Hipster sitting in alley.
Run! Hide! Old people are coming, and they blame you for the downfall of Western civilization.
We're talking about hipsters - the hard-to-pin-down souls who look like someone put 70 years' worth of subculture samples (from fedoras to Fred Perry to plaid) into a meat grinder and they're the sausage that came out.
Even the term "hipster" is a throwback.
In 1957, Norman Mailer wrote, "The bohemian and the juvenile delinquent came face-to-face with the Negro, and the hipster was a fact in American life." He was referring to white kids appropriating aspects of the predominantly black 40s underground jazz scene.
Eventually, they were co-opted into the consumerist clump, just like the hippies, the punks, grunge, today's hipsters and tomorrow's... well, whatever the brand turns out to be.
"Everyone gets caught up in this idea that there's something authentic about their subculture - and then they get co-opted," says Andrew Potter, cultural theorist and co-author of a book on subcultures called The Rebel Sell: Why The Culture Can't Be Jammed. The cultural group then gets fed a market-made "pablumized" version of itself.
Anti-consumerism mag Adbusters has called hipsterdom a countercultural cul-de-sac uninterested in challenging the "dysfunction and decadence of their elders."
But Potter, who has written for Adbusters, says the idea that past subcultures had a political agenda is bullshit. Punk had no political agenda, he says, "they just thought they had one."
Really, did grunge's contribution to the debate amount to anything more than Pearl Jam refusing to use Ticketmaster?
"Hipsters don't even pretend that they're trying to stick it to the Man," says Potter. "They just spend their time doing whatever it is they do in Brooklyn or on Queen West."
But what is that that hipsters do?
What do they wear?
Where do they go?
What do they want?
More importantly - who's asking?
The answer, of course, is ad people.
Where such subcultures used to thrive unmolested for months, even years, in their own cool pockets like SoHo or Camden Town, today's hip kids can't even get a couple of months out of a pair of Ray-Bans or Cheap Monday jeans before everybody's wearing them.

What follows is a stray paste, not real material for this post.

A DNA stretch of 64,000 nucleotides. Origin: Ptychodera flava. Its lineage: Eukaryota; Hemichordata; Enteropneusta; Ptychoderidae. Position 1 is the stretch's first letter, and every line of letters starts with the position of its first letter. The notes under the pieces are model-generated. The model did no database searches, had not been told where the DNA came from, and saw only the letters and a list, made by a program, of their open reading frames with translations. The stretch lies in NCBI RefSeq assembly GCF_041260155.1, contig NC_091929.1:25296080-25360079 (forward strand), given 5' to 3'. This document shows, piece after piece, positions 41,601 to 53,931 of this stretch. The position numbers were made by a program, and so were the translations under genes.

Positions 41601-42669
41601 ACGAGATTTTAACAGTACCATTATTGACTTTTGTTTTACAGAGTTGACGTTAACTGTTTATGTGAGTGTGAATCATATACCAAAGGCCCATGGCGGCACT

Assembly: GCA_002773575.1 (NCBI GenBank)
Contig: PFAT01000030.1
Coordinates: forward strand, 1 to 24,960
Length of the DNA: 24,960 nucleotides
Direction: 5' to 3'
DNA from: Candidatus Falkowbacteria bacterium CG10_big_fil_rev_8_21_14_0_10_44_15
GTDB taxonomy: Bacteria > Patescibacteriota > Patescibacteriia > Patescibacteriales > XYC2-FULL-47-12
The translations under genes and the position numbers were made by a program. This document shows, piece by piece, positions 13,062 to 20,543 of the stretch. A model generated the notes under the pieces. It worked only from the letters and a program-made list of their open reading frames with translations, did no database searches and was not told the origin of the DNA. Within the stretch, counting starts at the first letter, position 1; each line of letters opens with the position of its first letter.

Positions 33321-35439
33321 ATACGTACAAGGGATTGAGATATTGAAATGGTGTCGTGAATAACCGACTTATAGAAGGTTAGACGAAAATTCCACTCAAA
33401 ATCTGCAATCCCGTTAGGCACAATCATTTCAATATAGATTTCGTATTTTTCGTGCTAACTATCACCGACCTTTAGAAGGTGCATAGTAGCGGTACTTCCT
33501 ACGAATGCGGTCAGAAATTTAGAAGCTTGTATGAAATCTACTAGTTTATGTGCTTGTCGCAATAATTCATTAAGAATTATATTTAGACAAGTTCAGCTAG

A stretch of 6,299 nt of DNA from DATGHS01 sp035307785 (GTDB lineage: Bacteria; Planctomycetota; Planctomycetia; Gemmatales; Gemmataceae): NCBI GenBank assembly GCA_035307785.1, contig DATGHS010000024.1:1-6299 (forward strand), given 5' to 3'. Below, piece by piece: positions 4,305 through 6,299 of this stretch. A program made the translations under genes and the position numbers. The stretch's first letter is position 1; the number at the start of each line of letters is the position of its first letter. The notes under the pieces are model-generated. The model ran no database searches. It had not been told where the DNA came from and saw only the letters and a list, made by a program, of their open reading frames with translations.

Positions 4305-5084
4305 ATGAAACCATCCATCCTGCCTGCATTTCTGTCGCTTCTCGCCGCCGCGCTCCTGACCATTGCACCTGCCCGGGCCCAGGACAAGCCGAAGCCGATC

Identity loss is happening faster than ever before, thanks to the all-seeing interweb and MTV. Hell, even USA Today has a guide to hipsters.
Back when Hal Niedzviecki, author of culture critique Hello, I'm Special, edited indie arts mag Broken Pencil, he cared about what was cool.
Not any more.
The idea that something is cool is a fantasy dreamed up by ad people, he says. James Dean wore denim jeans and suddenly they went from practical work pants to rebel couture. Doc Martens went from comfy middle-aged women's shoes to punk/grunge/hipster must-haves. The keffiyeh, the traditional Arab head scarf, became a mid-2000s fashion accessory .
"This whole concept of cool was marketed and created to inspire teenagers who were coming into their own as consumers," says Niedzviecki.
That's great if you want to buy into cool quickly. But once something gets recognized as cool, it no longer is.
"If things can be purchased, it's hard to keep them cool," says Potter.
As styles are worn and shed, each cycle - be it neon, DIY shirts or Keds - leaves a little residue. Snowballing criteria for who is a hipster expand to the point that anyone can be called a hipster for one reason or another.
But the term "hipster" describes a subculture incapable of sculpting its own identity, so why not try to ditch the term entirely? That's exactly what's been happening since the first hipster denied being one.
Hipsters are like cockroaches (think speed and resilience, not pestilence). Shine a light on them and they scurry into the nearest shadow. If that cockroach were a blogger, it might post a comment denying it even was a cockroach.
So the coolness cold war ends when the tragically hip leave the negotiating table, tossing the term "hipster" to the masses like chaff. They respond to any reference to hipsterdom, whether it's an article on nightlife photography or a blog post about American Apparel, as though that ship sailed long ago.